So the distmgr.log was allowed to process up to 7 packages at a time, exactly what I had set the”Maximum number of packages” value to. To test my theory I changed the same setting to 6 and the distmgr.log responded by showing “Used 0 out of 6 allowed…” exactly like I thought it would.

So what does this mean? Well the SMS_DISTRIBUTION_MANAGER component is mainly used to uncompress the compressed package files that are sent to it from its parent site into proper package format that can be downloaded by the clients. If the primary or secondary site has multiple servers setup as DPs in its own site, either locally or remote, this is the component in charge of copying these package files from the site server to the DP. The “Concurrent distribution settings” are the way you control how many packages and how many threads (I’m not sure if threads apply to concurrent number of servers or processor threads) it can handle at one time. What seems clear to me is that it doesn’t affect the way that packages are sent from a parent site to a child site.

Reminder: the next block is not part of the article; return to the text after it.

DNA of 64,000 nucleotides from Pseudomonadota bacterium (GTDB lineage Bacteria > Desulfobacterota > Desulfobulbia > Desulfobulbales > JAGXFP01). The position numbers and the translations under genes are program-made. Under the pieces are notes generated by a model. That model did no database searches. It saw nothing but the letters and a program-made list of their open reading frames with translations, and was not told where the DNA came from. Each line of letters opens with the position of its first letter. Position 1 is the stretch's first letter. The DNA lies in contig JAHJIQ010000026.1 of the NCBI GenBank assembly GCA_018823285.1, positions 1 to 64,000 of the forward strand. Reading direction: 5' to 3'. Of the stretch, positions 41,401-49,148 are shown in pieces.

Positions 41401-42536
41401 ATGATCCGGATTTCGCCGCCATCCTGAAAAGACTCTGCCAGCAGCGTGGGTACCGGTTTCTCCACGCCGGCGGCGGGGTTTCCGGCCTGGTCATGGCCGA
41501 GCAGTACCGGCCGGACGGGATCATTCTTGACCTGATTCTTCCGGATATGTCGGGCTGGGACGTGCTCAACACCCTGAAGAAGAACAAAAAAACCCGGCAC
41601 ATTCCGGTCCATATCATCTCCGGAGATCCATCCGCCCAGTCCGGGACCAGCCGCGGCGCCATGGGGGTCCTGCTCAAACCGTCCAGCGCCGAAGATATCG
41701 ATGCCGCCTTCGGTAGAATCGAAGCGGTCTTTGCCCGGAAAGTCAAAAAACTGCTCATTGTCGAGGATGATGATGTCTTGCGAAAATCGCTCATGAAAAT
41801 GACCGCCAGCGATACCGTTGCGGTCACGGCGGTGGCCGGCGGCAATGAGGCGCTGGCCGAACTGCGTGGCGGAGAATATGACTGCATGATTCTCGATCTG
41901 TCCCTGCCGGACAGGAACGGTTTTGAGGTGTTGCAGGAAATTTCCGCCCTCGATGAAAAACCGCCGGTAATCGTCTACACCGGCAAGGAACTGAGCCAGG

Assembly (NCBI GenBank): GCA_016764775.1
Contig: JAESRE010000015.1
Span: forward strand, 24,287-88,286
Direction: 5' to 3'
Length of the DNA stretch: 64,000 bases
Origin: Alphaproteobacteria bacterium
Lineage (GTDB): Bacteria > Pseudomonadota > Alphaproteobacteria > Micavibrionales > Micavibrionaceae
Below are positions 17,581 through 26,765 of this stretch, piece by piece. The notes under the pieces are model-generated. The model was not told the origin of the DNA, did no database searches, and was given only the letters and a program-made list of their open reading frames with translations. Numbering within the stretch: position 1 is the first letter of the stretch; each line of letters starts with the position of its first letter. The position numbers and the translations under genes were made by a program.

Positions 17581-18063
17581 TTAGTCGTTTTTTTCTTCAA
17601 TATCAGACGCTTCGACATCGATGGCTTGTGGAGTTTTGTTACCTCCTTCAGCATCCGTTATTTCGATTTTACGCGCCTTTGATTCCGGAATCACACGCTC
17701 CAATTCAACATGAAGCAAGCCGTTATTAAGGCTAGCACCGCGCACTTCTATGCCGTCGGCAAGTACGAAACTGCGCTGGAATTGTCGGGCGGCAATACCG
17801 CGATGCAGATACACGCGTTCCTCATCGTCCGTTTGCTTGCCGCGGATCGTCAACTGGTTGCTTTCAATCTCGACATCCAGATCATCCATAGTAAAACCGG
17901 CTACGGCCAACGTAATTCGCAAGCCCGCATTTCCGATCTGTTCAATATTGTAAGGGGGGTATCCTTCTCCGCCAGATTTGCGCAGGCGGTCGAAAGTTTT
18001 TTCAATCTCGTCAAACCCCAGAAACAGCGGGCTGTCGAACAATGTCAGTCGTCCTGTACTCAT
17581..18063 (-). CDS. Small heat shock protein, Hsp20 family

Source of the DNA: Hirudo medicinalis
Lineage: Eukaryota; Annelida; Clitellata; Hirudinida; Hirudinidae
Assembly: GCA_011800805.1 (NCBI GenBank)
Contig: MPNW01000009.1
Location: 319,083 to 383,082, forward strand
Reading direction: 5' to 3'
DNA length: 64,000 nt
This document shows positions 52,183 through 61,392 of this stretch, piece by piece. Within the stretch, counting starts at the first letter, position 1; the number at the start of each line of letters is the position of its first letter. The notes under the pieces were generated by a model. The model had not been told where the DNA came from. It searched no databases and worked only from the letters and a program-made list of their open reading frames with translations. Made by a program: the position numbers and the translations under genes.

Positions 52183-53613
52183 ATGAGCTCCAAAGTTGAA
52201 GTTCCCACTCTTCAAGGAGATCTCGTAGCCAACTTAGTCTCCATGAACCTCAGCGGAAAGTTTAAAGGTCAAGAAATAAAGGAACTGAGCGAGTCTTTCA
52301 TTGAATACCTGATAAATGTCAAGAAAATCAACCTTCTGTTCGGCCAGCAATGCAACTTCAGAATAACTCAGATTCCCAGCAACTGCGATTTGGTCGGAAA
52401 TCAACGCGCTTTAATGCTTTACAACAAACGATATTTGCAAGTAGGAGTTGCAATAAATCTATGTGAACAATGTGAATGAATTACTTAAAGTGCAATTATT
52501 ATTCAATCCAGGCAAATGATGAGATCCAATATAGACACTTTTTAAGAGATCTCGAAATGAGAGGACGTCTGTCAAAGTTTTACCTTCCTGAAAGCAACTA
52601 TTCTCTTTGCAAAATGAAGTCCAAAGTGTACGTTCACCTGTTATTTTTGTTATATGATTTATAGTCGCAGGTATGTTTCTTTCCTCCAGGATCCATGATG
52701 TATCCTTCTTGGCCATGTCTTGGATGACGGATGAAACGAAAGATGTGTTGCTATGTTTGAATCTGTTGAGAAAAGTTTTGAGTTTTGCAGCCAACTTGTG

So, you may be asking, how do you increase the amount of concurrent packages a parent site can send to its child sites from the, apparent, default of 5? Simple. All you need to do is change the properties for your Sender.

By going to Site Settings > Senders > Standard Sender > Advanced tab. Here is the “Maximum concurrent sendings” options, which allow you to change the maximum number of objects that can be sent to “All sites” or “Per site”:

As you will see the default for “All sites” is 5 and in our previous sender.log we saw the max sending capacity was also 5. Coincidence? No I didnt think so either, so I started increasing the “All sites” value slowly and seeing if it matched what the sender.log told me, eventually increasing it to 220. The sender.log showed this:

This quite clearly showed that the values in the “Maximum concurrent sendings” setting and the sender.log matched and this was backed up by the Sender Analyser.

The sender was now able to send nearly 50 times as many packages as the default amount and its fair to say that my package backlog didnt take long to clear! I eventually settled on “All sites” to 200 and “Per site” to 20 but the all sites capacity rarely got above 100, I guess there is something else causing the bottleneck, still that was plenty enough. Please note that I was able to use these high values due to the spec of my server, my LAN and WAN capacities, DON’T ASSUME YOU CAN USE THE SAME. I strongly recommend speaking to your network team first and slowly raising the values until you are happy.

So there we have it, if you are looking to increase the capacity to send more packages to your child sites, make sure you change the right setting 🙂